High-Intensity Training the Mike Mentzer Way (NTC SPORTS/FITNESS)

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High-Intensity Training the Mike Mentzer Way (NTC SPORTS/FITNESS)

High-Intensity Training the Mike Mentzer Way (NTC SPORTS/FITNESS)

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Arnold Schwarzenegger, and Bill Dobbins. The new encyclopedia of modern bodybuilding (Simon and Schuster, 1998), 205. From reading this book I learned about Mike Menzter’s 'achieving failure’ philosophy with lifting weights. He advocates for only doing six to twelve reps per exercise but with a very heavy weight. This is because research suggests that taking a muscle to failure creates more micro tears in the muscle, resulting in increased growth. This is shown when he says, “You have to achieve failure, you have to take it that far, but nobody wants to go that far, it's too scary.” He doesn't use failure with a negative connotation, instead, after each workout template he says, “Congratulations, you have achieved failure.”

In the course of writing this article, a good friend — who loves bodybuilding — made the mistake of asking me about Mike Mentzer. After receiving a 20-minute, largely unsolicited lecture, they asked an even better question — was he a bodybuilding legend?In 1965, Mentzer traveled to the first Mr. Olympia contest with his dad’s old workout partner. ( 3) At the Olympia, two things happened. First, Mentzer encountered Larry Scott (the man who won the first two Olympia titles). Second, Mentzer decided that he, too, would one day become a Mr. Olympia. https://youtube.com/watch?v=PgtX97SIMek Video can’t be loaded because JavaScript is disabled: The Legendary Mentzer Brothers (https://youtube.com/watch?v=PgtX97SIMek) According to David M. Sears, a friend of Mentzer and an editor and publisher of his Muscles in Minutes book, he stated that: [4] I found this book to be enlightening and extremely motivating. Prior to this, I did not know much about exercise physiology and basically just blindly followed programs I was recommended from friends or found on Reddit. While reading this I started a new gym and began on the program Mentzer suggests in Chapter 13. This book filled a lot of gaps in my knowledge. It also gave me insight into why previous attempts of higher volume training stagnated or plateaued. This book educates and equips you to build your own program when you understand the principles.

Mentzer's empirical answer? Go balls-to-the-wall in the gym to the point of absolute muscular failure. If muscle increases size through repairing these microtears, make as many microtears as you can by pushing yourself to your physical limit. This is the premise of high-intensity training. Then, once you've done your whopping 25 minutes of 2 agonizing sets to failure per body part? Go home for a week. Don't come to the gym for 7 days. Read a book. A philosophy book. Start a salsa company. Hug your dog. Get a hobby that doesn't involve having the fellas oil you up. Cultivate your mind. What isn’t communicated in the workout above is the intensity Mentzer brought to his training. Typically he did only one or two sets per exercise. Using pre-fatigue and forced reps, Mentzer’s philosophy was simple — obliterate the muscles and then move on. His workouts were often 45 minutes in duration.Developed by Paul Delia, Maximum Overload Training prescribes moderately low volume (six to nine sets per bodypart), 30-40-minute workouts, and low-reps with basic exercises. Max-OT advocates using weights so heavy that failure is reached in no more than six reps but diverges from high-intensity training in cautioning not to go beyond failure. This system peaked in popularity when its most prominent practitioners, drug-tested bodybuilders Skip LaCour and Jeff Willet, won the overall IFBB Team Universe Championships in 2002 and 2003, respectively. The Sandwich, ‘Mike Mentzer,’ Ironman, 1 November 2001. https://www.ironmanmagazine.com/mike-mentzer/ Rest-pause is another method of transcending failure. Mike Mentzer had a unique method of doing rest-pause. He advised doing a set of four to six maximum reps with rests of 10-15 seconds between reps (and a 20% weight reduction near the end), so, in essence, the set would be a series of all-out singles.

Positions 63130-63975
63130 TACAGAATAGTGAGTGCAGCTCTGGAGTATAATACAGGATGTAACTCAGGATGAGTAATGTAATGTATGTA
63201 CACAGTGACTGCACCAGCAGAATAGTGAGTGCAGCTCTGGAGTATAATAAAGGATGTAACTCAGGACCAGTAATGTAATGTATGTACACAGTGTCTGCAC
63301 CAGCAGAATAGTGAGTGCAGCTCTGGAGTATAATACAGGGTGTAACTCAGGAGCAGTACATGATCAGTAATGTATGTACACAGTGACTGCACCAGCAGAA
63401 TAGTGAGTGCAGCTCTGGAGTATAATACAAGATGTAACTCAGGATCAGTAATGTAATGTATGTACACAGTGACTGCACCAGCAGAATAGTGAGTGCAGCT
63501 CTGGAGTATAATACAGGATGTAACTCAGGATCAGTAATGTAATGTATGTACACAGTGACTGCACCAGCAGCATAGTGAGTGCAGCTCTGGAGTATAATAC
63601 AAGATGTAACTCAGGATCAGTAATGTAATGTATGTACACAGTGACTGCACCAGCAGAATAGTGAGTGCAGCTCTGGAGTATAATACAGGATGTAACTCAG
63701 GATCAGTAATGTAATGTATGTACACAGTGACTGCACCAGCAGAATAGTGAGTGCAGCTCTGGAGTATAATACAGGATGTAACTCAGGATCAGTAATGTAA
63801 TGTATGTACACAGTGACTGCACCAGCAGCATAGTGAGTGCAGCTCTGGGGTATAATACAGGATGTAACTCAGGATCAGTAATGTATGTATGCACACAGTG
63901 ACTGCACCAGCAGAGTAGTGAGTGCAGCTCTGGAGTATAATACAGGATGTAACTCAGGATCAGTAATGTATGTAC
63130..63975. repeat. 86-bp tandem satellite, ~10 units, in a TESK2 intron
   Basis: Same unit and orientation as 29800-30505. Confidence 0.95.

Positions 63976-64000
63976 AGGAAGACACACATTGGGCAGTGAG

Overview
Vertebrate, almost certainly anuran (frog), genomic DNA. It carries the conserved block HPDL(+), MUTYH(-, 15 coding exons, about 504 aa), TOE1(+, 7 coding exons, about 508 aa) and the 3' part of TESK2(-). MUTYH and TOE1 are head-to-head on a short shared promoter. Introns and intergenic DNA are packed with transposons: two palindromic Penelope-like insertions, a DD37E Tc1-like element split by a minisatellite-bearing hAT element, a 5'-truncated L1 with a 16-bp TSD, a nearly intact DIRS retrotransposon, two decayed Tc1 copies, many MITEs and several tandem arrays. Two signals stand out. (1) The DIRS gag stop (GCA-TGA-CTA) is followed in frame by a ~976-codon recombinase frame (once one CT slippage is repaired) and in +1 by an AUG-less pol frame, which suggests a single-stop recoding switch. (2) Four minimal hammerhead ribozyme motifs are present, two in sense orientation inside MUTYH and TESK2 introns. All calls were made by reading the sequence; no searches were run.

High-Intensity Training the Mike Mentzer Way was Mentzer's final work. In it, he detailed the principles of high intensity weight training. Weight training, he insisted, had to be brief, infrequent, and intense, to attain the best results in the shortest amount of time. Heavy Duty II also espouses critical thinking. In this book, Mentzer shows why people need to use their reasoning ability to live happy, mature, adult lives, and he shows readers how to go about doing so. Bodybuilding was endorsed as only one potential component of an individual's existence, encouraging many other worthwhile pursuits throughout his books. [9] Diet and nutrition [ edit ] In his last interview before his death, Mentzer said he was delighted to get so many phone clients and close personal bodybuilding friends, such as Markus Reinhardt, who had been influenced by him to become Objectivists. He described Objectivism as the best philosophy ever devised. He also criticized the philosophy of Immanuel Kant, which he described as an "evil philosophy," because according to him Kant set out to destroy man's mind by undercutting his confidence in reason. He also criticized the teaching of Kantianism in schools and universities and said it's very difficult for an Objectivist philosopher with a PhD to get a job in any of the universities. [13] Final years and death [ edit ] Mike Mentzer, Heavy Duty (originally published 1993). Available from Mike Mentzer.com. http://www.mikementzer.com/hdchap1.html Mentzer retired from competitive bodybuilding after the 1980 Mr. Olympia at the age of 29. He maintained that the contest results were predetermined in favor of Schwarzenegger, and held this opinion throughout his life. While Mentzer never claimed he should have won, he maintained that Schwarzenegger should not have. Nevertheless, the two eventually had an amicable relationship. [6] [4] Legacy [ edit ] The above video, featuring Mentzer training Boyer Coe, is rather clinical and stunted. Focus, however, on the content — he pushes one set to all-out failure. This, he believed, made the muscle grow.This is not to say, however, that he completely disappeared. From 1980 until he died in 2001, Mentzer was a prolific bodybuilding writer, but it took many years to recover from the 1980 Olympia. At only 18, bodybuilder Casey Viator placed third in the 1970 Mr. America, where he met Arthur Jones. Soon thereafter, he moved to Florida and trained under Jones’ tutelage. The following year, at 19, Viator became the all-time youngest Mr. America. Published in the October 1971 Ironman, Viator’s routine hit the bodybuilding world like a tsunami: three whole-body workouts per week, 20 all-out reps per set, sometimes only one set of an exercise and always very few working sets per bodypart. Staying off stages for most of the rest of the decade, Viator worked for Jones at Nautilus until 1978. Casey Viator, 1971 CASEY VIATOR HIT LEG WORKOUT Mentzer cut the number of sets he used and upped his intensity. The results were transformative, but life prevented Mentzer from truly showing them off. Due to both a shoulder injury and increasingly more responsibility in the Air Force, Mentzer was virtually inactive from bodybuilding until late 1974. (7)